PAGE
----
I was unaware there are monthly mileage restrictions on leased cars with penalties for going over your limit. That sucks, but how would they know how far you drove in a given month? I'm guessing you have to take it in to their shop for service and they figure total mileage divided by months? He seems to think the best way to lease a car is a single payment lease where you pay all the money up front. Except then you'd have to come up with all that money to begin with. I suppose that's a good way to do it if you have enough money to make the one payment, but what if you don't? Maybe just go ahead and buy? Would it make sense to borrow money to lease a car? One thing I do know is in all my years I've never heard one horror story about leasing cars so it must be just another option to consider- Six one way, half a dozen the other. Anyone have their own stories, good or bad, about leasing a car?
A writer in the City Journal looks at New York's efforts to deal with the mentally ill homeless echoing something I've wrote before. In regards efforts to put them into housing or treatment centers:
"...the only idea that de Blasio and liberal homeless advocates can come up
with is what they call “community-based solutions”—that is, placing
facilities for the homeless, the mentally ill, and even convicted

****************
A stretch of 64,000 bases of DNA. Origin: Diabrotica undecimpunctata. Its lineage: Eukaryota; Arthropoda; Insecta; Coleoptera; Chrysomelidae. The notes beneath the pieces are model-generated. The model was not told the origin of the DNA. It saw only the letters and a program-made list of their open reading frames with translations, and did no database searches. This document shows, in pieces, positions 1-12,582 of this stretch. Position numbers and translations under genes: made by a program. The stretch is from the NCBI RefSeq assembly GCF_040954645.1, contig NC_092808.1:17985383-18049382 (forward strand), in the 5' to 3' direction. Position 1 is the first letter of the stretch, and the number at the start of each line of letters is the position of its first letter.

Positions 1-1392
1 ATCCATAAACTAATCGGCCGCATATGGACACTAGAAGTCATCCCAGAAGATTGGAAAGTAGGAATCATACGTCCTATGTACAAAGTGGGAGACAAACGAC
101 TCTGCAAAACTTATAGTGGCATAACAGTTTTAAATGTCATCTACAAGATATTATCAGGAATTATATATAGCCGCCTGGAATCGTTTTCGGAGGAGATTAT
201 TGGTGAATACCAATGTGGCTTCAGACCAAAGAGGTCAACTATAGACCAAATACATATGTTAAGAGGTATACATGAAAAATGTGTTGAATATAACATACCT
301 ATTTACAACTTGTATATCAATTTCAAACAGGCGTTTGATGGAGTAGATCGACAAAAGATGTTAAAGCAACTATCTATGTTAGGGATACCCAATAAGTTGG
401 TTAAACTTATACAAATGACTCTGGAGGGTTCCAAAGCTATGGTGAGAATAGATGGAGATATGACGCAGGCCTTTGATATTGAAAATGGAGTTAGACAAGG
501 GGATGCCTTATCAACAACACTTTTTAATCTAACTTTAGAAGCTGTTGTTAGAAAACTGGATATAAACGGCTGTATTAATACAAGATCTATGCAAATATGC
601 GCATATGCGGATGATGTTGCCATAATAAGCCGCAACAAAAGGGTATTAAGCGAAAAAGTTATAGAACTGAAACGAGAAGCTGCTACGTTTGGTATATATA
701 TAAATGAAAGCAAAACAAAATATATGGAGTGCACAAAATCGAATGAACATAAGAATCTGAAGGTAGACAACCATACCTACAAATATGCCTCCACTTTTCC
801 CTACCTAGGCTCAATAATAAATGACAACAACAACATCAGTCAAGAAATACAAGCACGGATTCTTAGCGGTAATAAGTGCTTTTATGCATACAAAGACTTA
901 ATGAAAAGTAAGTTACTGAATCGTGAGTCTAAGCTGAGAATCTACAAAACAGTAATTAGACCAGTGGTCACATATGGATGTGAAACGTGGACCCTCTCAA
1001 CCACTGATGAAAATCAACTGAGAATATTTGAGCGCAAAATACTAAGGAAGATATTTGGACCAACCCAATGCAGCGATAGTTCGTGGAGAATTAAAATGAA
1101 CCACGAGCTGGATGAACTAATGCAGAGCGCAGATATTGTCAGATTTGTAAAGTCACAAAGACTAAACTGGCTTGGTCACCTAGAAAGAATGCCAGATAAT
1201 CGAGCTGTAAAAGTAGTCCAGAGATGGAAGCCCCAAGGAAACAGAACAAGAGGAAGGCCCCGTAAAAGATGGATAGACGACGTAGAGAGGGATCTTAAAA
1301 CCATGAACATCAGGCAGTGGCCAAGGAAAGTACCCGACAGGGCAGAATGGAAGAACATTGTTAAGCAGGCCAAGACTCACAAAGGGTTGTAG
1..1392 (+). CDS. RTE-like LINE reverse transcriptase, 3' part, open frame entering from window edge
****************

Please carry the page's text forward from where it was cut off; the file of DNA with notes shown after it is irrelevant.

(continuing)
criminals in residential neighborhoods. But by basing treatment in such
areas rather than in sequestered settings, these solutions introduce
destabilizing populations into functioning communities. They damage the
city’s social fabric, further marginalize residents already at risk, and
poorly serve those in need. Yet they also enrich certain landlords and
homeless-industry insiders, who profit from their incursion."
As I've asked before, would you want them moving in next door to you? I don't know what the answer is but, from reading the article, the author doesn't either.
Some of you may have heard there's an effort to get an initiative on the ballot to reform California's public pension system. I've written about it here before. Here's their web site. You can't download petitions but you can "Sign Up" and they should send instructions on how to get one. Even getting signatures from a few people you know can help.